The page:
For those of us that live in areas where the fall means bright colors and snowcapped mountains, we’re fortunate to have such gorgeous backdrops for fall portraits. It’s almost as if you can’t take a bad picture given how picturesque the changing season has made the surrounding landscape.
But just because there’s an abundance of beauty this time of year doesn’t mean that you can’t still make smart decisions that enhance your images even further. Give these easy tips a try and see how they have a positive impact on your fall portraits.
Keep Tabs on Shoot Locations
The problem with outdoor portraits in the fall is that one day your favorite shoot locations might look spectacular, but a few days later they might be little more than bare branches and brown leaves scattered all over the ground. Needless to say, that doesn’t make for a pleasing portrait backdrop.
Though scouting your shoot locations in advance of the photo shoot is a basic undertaking for portrait photographers, the key in the fall is to not scout your locations too early. Going out five days before the shoot might cut it in the summertime, but during fall, you should scout locations the day before. Doing so will ensure that the locations you choose have the best chance of looking how you want when you come back for the shoot.
Use a Smaller Aperture
Typical portraits benefit from shooting wide open so you can blur the background for a nice, dreamy bokeh effect. But when creating portraits in the fall, you don’t want to blur out all the beauty of the scene in every shot. Instead, take a few frames where you shoot at f/8, f/11, or an even smaller aperture, so that you can highlight the background along with your subjects. In this regard, fall portrait shoots can be approached like a fall landscape shoot - place your subjects in the frame such that they are the focal point, but use what autumn is giving you and show off the beauty of the scene as well.
Suggest Appropriate Attire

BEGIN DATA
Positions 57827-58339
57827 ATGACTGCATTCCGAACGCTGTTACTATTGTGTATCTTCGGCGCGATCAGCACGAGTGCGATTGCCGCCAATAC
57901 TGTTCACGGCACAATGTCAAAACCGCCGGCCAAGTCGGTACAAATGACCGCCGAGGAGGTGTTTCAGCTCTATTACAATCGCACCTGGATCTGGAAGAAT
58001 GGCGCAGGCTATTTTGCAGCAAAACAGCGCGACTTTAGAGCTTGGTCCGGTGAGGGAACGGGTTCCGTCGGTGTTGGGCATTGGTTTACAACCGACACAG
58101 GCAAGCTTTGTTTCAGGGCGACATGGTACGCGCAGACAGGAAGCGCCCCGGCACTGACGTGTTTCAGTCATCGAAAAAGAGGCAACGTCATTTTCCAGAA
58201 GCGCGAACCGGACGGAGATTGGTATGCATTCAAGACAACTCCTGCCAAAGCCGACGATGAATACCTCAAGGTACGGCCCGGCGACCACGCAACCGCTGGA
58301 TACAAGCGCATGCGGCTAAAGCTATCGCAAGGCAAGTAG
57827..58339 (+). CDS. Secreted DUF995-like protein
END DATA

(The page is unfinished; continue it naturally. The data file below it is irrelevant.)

When it comes to attire for fall photo shoots, people can get a little confused. On the one hand, the weather might be downright warm, and clients might show up wearing dresses, short-sleeved dress shirts, and other attire that’s more fitting for spring or summer. But even if it’s warm outside, summer-looking clothing just doesn’t jive with a backdrop that clearly screams that it’s fall. What’s more, that summertime outfit might be great in the afternoon, but once it gets close to golden hour, the temperature could very well drop and then you’ll have clients that are dressed inappropriately and shivering to boot.
Get ahead of this problem by making wardrobe suggestions well in advance. Suggest clothes that are conducive to the autumn, like sweaters, scarves, and long-sleeved shirts. But beyond that, suggest clothing that is neutral or earth-toned that will go well with fall colors but won’t compete with the foliage either.
Avoid Cliche Shots
Kids in a pile of leaves. Families throwing leaves in the air. Babies in pumpkins. These are just a few of the many cliche portraits associated with fall. And though some people really like them (and if your client is in that group, by all means, give them what they want) there are many other possibilities for creating a meaningful portrait.
In many cases, keeping things simple and straightforward will get you the best results. After all, just like you don’t want the wardrobe to interfere with the surroundings, you don’t want the posing to detract from the beauty of the setting either. In fact, the simplest of shots that focus on the small details might end up being the best of the bunch. Get a shot of your subject’s shoes as they stand amongst some brightly colored leaves that have fallen to the ground. Focus on a couple holding hands with a gorgeously blurred background of fall colors. Tightly framed images such as these are both unique and help you tell a more detailed story of the day’s events while avoiding overdone, cliche shots.
There are plenty more fall portrait photography tips out there, but these will get you started off on the right foot. Take advantage of the fall colors while they last, because before you know it, the moment will be gone and you’ll have to shift your focus to wintertime portraits. We’ll have tips for that once winter rolls around!